Stuart Highway in Adelaide River has taken out the title of Darwin’s worst hot spot for car crashes, according to new data from national insurer AAMI.
Featuring prominently in the list of Darwin’s top crash hotspots, Stuart Highway takes out four of the top five places – cementing its reputation as one of the most dangerous roads in Darwin.
The AAMI Crash Index, which analysed 350,000 accident insurance claims1 across the country from 1 July 2021 – 30 June 2022, shines a light on the most dangerous roads to encourage drivers to remain safe and vigilant while behind the wheel.
Known as a major Australian highway, running from Darwin to Port Augusta in South Australia, AAMI spokesperson Anna Cartwright said Stuart Highway’s prevalence in the 2022 crash hot spot was unsurprising.
“This busy stretch of the highway has a constant flow of traffic, with motorists coming and going to visit the many shops, accommodation and other amenities throughout the township of Adelaide River.”
Hitting an animal was the most common cause of crashes in this location (40 per cent), with Friday the most common day of the week (35 per cent) and the evening2 the most common time (30 per cent). Male drivers, and motorists aged 65+ and 35 – 49yrs were most likely to be involved in an accident on this stretch of the Stuart Highway.
The 2022 AAMI Crash Index for Darwin saw five new entries – notably the Stuart Highway through Adelaide River, Alice Springs and Katherine, taking spots one, two and three respectively.
While each of the top spots had their own individual factors which contributed to their position in the rankings, they did all share some commonalities.
“These are mostly highways, or busy arterial roads intersecting with local streets through high traffic industrial and shopping precincts,” she said.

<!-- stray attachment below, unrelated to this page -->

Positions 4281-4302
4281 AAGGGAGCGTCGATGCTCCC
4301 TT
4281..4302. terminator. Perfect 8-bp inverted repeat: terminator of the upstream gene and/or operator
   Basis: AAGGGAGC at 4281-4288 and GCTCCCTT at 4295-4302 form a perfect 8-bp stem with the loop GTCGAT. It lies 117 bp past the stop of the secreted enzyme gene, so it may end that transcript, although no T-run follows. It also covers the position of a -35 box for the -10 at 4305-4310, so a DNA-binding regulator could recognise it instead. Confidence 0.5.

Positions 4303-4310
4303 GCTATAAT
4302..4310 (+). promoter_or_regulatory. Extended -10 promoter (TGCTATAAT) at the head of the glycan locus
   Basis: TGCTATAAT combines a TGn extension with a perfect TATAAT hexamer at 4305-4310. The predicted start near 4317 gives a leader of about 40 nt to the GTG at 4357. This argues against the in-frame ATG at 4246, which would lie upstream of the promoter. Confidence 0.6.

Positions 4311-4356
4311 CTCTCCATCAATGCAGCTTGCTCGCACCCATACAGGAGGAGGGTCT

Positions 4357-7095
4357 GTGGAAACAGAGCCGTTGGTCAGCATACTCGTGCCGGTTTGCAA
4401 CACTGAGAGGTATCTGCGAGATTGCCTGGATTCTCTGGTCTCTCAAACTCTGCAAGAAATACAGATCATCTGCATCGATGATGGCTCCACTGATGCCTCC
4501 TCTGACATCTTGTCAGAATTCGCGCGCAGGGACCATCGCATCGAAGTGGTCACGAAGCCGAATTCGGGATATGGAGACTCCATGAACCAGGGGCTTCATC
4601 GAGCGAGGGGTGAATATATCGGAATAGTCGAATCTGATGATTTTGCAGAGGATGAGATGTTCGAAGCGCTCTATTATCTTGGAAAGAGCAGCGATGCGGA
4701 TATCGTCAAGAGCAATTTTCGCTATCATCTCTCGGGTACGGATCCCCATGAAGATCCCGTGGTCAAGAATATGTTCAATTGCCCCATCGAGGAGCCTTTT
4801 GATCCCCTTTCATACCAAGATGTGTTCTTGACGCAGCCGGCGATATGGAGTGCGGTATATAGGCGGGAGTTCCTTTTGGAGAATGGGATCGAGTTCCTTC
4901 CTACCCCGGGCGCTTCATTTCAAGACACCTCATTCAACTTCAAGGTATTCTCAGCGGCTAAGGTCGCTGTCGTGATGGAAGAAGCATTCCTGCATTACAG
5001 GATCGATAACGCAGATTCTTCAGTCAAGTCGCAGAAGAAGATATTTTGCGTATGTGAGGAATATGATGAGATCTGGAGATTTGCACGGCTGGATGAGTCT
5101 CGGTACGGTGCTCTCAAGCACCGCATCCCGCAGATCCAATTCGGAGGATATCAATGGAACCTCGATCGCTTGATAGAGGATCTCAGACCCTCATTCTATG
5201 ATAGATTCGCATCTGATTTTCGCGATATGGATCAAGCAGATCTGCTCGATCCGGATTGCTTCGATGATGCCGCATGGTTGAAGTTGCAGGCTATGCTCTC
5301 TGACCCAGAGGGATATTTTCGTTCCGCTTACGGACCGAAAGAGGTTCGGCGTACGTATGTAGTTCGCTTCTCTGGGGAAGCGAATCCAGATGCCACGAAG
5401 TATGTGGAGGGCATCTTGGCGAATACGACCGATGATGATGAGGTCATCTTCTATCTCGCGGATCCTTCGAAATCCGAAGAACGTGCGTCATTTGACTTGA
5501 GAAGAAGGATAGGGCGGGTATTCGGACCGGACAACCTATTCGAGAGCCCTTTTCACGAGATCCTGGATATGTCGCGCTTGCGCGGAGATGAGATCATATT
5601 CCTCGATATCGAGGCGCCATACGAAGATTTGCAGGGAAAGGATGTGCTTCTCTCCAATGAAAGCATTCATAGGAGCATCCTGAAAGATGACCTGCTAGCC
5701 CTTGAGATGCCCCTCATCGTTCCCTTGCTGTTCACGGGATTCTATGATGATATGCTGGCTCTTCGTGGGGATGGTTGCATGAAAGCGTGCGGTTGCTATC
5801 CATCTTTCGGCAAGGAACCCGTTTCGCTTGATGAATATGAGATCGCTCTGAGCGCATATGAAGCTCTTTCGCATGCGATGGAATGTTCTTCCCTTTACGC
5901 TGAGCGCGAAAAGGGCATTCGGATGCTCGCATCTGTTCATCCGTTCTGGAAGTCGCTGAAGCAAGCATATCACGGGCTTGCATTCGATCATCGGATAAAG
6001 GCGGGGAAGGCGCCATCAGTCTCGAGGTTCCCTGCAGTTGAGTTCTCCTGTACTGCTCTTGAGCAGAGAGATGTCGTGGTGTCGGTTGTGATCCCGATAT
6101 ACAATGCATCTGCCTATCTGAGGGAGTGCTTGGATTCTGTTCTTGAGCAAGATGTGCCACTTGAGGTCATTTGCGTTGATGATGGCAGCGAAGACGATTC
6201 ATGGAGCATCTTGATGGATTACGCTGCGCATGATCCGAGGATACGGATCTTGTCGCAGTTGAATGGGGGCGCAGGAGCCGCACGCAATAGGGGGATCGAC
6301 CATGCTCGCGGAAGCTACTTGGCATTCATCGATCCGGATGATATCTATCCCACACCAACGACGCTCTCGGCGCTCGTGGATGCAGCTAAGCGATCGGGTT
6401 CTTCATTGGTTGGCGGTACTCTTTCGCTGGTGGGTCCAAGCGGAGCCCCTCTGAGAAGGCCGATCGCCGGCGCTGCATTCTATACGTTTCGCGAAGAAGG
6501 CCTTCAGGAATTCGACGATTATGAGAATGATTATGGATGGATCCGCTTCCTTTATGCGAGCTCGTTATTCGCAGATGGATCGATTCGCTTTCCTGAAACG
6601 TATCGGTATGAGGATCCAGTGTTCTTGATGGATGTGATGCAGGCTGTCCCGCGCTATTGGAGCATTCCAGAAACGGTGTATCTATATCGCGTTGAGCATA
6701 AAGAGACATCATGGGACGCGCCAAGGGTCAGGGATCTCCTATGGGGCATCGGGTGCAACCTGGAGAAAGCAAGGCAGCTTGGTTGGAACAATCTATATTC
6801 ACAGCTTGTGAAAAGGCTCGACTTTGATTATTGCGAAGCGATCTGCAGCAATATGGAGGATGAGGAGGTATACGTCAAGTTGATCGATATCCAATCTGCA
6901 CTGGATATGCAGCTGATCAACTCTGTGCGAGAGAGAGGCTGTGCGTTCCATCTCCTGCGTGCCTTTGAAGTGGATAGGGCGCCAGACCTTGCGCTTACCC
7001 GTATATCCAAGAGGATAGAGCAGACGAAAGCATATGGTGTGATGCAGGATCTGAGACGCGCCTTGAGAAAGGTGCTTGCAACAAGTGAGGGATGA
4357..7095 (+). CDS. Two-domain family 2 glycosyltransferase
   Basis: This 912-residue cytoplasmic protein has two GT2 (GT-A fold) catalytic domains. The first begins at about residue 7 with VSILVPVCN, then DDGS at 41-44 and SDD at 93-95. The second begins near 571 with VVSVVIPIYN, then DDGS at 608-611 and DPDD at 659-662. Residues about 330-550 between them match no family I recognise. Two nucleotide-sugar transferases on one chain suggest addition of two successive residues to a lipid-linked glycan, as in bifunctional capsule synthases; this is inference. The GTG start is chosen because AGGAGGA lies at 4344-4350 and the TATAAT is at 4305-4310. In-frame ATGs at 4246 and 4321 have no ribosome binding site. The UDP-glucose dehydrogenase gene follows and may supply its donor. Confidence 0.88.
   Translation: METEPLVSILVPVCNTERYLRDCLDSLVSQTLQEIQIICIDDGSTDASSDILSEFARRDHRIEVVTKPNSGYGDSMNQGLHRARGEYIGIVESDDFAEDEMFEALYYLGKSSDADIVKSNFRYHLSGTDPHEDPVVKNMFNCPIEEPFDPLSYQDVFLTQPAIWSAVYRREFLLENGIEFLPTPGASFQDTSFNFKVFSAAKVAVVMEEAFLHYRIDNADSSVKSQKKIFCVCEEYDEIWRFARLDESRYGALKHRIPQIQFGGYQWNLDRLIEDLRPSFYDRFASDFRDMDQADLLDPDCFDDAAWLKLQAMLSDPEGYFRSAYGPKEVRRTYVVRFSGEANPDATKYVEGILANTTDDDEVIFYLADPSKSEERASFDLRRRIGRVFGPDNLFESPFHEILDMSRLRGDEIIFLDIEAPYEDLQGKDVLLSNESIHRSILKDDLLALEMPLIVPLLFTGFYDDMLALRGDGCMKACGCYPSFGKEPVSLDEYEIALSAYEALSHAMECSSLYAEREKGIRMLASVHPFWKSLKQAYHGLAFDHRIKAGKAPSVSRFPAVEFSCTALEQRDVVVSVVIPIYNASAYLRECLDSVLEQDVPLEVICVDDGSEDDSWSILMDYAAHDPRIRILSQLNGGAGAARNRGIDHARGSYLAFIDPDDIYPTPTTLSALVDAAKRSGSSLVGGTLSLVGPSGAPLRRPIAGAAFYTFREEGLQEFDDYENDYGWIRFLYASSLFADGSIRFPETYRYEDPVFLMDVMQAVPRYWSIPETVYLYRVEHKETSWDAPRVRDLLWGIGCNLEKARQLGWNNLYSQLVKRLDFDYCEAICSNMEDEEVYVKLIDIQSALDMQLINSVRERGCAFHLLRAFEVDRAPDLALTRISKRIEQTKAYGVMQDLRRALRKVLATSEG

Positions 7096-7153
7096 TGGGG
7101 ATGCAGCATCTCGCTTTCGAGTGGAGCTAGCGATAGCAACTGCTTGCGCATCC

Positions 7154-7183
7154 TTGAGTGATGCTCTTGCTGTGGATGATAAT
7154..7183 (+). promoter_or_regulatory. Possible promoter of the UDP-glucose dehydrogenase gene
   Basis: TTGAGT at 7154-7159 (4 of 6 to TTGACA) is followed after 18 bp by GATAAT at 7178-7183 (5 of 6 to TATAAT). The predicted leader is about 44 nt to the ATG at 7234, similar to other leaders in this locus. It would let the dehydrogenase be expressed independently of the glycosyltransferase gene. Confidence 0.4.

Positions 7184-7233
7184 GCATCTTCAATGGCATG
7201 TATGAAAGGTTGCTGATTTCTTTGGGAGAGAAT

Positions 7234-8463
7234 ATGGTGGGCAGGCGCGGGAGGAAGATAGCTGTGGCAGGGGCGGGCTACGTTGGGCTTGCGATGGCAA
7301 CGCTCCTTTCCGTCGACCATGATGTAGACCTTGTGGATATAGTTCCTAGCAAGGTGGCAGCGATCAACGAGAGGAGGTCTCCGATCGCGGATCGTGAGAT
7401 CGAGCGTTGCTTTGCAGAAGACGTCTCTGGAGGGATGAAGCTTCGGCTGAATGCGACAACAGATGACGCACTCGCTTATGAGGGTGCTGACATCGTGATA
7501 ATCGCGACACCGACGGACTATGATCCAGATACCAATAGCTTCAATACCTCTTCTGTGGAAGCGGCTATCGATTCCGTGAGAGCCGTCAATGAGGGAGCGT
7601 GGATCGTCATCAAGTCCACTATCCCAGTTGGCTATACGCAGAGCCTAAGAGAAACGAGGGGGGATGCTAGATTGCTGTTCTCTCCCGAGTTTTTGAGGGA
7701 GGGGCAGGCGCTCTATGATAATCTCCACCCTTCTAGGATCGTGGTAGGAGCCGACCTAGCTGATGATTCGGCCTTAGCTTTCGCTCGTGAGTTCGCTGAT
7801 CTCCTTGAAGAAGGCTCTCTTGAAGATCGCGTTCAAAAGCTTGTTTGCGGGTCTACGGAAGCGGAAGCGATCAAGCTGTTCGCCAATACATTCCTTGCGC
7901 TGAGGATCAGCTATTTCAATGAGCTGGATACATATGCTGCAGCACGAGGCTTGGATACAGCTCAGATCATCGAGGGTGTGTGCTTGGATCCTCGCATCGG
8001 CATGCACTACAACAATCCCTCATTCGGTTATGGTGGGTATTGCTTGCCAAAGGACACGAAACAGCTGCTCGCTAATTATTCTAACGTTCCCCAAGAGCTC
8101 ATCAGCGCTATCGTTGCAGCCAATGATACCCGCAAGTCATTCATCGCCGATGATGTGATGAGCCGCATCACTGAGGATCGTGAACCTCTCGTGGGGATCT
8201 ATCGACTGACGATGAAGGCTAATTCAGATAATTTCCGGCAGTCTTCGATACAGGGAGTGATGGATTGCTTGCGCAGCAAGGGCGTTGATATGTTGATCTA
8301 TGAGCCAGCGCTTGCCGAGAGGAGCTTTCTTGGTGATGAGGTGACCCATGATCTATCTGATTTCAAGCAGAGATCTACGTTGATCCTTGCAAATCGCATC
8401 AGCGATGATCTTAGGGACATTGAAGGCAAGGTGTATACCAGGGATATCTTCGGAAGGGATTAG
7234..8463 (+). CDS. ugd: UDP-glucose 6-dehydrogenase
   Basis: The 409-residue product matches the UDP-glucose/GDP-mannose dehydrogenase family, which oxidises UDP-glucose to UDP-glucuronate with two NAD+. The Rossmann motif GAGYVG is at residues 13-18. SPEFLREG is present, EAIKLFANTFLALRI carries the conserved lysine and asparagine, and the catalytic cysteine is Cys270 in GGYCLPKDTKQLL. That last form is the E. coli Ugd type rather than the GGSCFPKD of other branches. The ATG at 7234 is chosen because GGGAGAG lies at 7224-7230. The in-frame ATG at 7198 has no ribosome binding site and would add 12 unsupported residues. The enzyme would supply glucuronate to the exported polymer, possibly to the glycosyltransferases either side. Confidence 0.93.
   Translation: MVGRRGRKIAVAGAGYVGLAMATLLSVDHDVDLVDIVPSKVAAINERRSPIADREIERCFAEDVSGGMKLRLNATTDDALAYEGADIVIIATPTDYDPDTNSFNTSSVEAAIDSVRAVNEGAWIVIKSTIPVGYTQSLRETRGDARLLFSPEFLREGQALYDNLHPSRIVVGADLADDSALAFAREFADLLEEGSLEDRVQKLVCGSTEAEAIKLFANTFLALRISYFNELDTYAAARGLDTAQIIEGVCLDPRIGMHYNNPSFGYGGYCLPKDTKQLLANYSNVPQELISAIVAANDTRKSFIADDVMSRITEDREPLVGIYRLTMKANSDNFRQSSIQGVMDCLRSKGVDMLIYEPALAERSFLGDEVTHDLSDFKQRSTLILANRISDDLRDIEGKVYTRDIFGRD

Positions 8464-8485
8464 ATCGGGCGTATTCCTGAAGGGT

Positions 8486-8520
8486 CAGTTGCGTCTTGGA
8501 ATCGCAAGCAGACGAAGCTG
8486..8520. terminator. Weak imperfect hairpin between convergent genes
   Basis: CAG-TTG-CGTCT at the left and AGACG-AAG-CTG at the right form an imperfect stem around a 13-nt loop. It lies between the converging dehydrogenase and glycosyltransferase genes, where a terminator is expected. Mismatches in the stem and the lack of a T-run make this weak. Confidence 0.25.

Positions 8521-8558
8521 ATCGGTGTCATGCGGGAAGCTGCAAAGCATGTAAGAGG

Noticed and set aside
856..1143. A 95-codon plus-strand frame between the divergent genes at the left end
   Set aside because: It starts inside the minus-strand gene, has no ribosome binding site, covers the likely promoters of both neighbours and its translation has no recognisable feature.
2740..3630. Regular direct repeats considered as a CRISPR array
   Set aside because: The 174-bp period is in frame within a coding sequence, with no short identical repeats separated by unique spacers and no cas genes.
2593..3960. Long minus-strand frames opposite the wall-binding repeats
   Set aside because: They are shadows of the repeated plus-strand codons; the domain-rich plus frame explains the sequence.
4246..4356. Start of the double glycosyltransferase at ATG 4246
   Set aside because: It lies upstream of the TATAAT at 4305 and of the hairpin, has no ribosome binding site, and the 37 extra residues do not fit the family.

For Territorians, AAMI’s data identified collisions with a stationary object as the most common type of crash – with around one in five (20 per cent) accidents occurring this way.
“Driver distraction is a leading cause of collisions with stationary objects, and to avoid them, Territorian drivers need to concentrate more on what’s happening in front and around them and less on multitasking,” Ms Cartwright said.
In the NT, Fridays were the worst day of the week for accidents (16 per cent), while mornings proved the most common time with more than a quarter (27 per cent) of accidents occurring during this time.
Males, and drivers aged 35–49 years were the most likely to be involved in an accident according to AAMI data.
“Regardless of the day or time, driving through one of the identified hot spots, dropping your kids off at school or simply popping out to the local shops, every time you get behind the wheel we urge drivers throughout the NT to maintain focus on the task at hand, follow the speed limit and abide by all road rules,” Ms Cartwright said.
“Most risks on the road can be mitigated if people pay attention and drive to the conditions.”
AAMI has been tackling road safety head-on by revealing where accidents most commonly occur across Australia since 1994, to highlight to motorists the importance of driving safely and being extra vigilant, particularly at identified locations.
“All it takes is a split second of not having your eyes on the road, for you to miss one Stop or Give Way sign or for you to divert your attention to something other than the road ahead, for things to go wrong,” Ms Cartwright said.
“We’re urging all Territorians, and Australians to take care behind the wheel, and help us change the Crash Index.”.